I was listed to speak in today's Commons debate on the lockdown but wasn't ultimately called. This is what I had planned to say:
I have been a vocal, even outspoken, supporter of the government’s tiered approach to dealing with the rise in Covid infections. My constituency of Broadland has worked hard to comply with the rules on social distancing and has for a long time experienced a very low infection rate, with our hospitals largely free of Covid patients. But over the last few weeks that picture has started to change. The infection rate has started to rise, with the subsequent uptick in hospital admissions. And these are not just associated with local outbreaks in food processing plants, but are now rising in the general population as well.
Yesterday I spoke to the Chief Executives of each of our general hospitals. Looking at their admissions trajectories they warn that Covid capacity in the county will be filled by the end of November, with wider treatments being impacted thereafter. In one hospital other treatments have already been affected.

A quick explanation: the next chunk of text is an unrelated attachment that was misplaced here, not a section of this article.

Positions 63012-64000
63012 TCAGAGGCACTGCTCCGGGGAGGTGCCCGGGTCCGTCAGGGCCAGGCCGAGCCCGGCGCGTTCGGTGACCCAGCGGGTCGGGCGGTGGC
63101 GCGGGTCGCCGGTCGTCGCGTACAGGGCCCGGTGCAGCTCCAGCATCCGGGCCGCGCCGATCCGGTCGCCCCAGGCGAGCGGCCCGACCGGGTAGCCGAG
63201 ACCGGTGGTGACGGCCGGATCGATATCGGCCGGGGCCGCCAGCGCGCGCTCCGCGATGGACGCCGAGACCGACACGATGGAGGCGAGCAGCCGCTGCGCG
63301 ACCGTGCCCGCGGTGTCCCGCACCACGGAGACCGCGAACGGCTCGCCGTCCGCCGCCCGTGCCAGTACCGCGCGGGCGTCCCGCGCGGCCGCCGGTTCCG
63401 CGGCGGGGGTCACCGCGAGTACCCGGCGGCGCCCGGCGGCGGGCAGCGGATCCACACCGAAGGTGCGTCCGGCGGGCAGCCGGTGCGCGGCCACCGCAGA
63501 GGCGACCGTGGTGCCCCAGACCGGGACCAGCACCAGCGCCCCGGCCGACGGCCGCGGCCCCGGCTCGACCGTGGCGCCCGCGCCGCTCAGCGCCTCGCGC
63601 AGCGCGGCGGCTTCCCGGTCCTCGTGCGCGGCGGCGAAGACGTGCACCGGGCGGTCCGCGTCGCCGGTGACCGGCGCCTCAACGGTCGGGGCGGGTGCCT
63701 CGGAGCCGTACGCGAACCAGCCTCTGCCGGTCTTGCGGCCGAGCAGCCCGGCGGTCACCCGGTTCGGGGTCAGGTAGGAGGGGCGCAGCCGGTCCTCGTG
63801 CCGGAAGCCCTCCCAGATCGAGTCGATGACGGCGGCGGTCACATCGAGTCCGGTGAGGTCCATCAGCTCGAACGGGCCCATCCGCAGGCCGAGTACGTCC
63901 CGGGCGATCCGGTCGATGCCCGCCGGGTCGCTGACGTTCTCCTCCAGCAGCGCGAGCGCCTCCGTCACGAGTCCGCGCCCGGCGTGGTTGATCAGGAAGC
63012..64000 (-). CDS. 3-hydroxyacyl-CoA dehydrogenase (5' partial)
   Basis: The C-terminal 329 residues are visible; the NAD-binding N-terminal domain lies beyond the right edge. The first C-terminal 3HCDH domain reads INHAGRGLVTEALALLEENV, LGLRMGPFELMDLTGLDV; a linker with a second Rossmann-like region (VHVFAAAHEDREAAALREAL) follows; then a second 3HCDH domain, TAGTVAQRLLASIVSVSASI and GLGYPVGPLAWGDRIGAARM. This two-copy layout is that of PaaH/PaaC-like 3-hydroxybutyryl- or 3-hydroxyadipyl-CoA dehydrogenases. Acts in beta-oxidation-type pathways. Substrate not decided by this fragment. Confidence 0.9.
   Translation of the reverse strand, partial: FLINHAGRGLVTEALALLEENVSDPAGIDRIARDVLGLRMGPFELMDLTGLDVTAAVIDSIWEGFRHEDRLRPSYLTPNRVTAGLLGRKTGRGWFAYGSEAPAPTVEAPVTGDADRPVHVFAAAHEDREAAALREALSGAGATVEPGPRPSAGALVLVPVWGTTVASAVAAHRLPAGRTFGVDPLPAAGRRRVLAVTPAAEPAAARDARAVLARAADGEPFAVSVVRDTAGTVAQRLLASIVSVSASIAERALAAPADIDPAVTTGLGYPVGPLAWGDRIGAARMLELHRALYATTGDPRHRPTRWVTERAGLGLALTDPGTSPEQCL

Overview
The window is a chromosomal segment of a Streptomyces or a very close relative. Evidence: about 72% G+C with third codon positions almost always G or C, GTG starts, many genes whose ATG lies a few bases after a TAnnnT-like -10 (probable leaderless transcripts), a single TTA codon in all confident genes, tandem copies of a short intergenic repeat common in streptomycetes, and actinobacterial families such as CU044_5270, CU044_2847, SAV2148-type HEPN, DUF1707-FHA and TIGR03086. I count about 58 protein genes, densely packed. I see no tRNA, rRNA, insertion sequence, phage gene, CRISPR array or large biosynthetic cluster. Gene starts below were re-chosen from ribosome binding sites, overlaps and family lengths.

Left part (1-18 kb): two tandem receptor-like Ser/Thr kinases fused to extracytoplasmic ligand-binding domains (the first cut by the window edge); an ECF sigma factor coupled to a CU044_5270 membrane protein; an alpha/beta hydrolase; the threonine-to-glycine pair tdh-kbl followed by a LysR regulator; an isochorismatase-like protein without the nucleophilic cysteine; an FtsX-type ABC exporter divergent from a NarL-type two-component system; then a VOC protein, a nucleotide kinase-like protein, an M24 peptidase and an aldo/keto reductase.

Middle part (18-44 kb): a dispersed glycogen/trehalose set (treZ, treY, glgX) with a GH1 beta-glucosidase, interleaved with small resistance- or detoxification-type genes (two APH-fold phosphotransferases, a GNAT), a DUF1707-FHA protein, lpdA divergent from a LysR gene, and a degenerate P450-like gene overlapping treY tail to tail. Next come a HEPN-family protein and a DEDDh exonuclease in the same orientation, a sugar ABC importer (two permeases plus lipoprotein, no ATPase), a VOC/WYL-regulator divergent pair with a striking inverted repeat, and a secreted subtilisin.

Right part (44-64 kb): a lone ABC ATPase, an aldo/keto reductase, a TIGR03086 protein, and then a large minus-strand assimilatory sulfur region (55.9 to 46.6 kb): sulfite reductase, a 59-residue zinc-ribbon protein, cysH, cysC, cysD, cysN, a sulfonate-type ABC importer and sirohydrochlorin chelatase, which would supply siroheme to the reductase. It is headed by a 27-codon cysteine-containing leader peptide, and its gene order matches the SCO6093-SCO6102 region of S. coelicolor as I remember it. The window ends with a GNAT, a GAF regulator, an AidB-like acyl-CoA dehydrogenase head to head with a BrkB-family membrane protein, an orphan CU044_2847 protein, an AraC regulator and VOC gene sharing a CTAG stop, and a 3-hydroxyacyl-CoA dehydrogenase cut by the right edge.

Hospitalisation rates are increasing earlier than their modelling was suggesting, with admission rates accelerating every day. They were unequivocal that something needs to be done to reduce the infection rate in Norfolk if we are to avoid the breakdown of NHS treatment as we know it.
So the government is right to take action now to make sure that the NHS remains in a position to protect us all when we need it to. In our response to Covid 19 we have to maintain a balance between lives and livelihoods. The warnings from our hospitals show us that, right now, we need to shift that balance towards lives, to reduce infection and hospitalisation rates to a manageable level. Whilst I could continue to argue for a tiered approach for Norfolk, I accept that the national picture is even more demanding, with almost every other part of the country suffering from significantly higher rates of infection, and so, with a heavy heart, I will be supporting the government.
But, a lockdown will suppress the virus, it does not remove it. As soon as restrictions are relaxed on 2nd December, we should be under no illusions that the virus will then begin to grow again, leading to a further spike at the end of December or early January. We must use this time of reprieve, bought by the sacrifice of many jobs and businesses, at the cost of mental health anguish and depression, to improve the effectiveness of the tiered system, in conjunction with testing, so that we are not faced with another lockdown demand in January.
The Commons voted for the lockdown: 516 MPs for, 38 against.
Member of Parliament for Broadland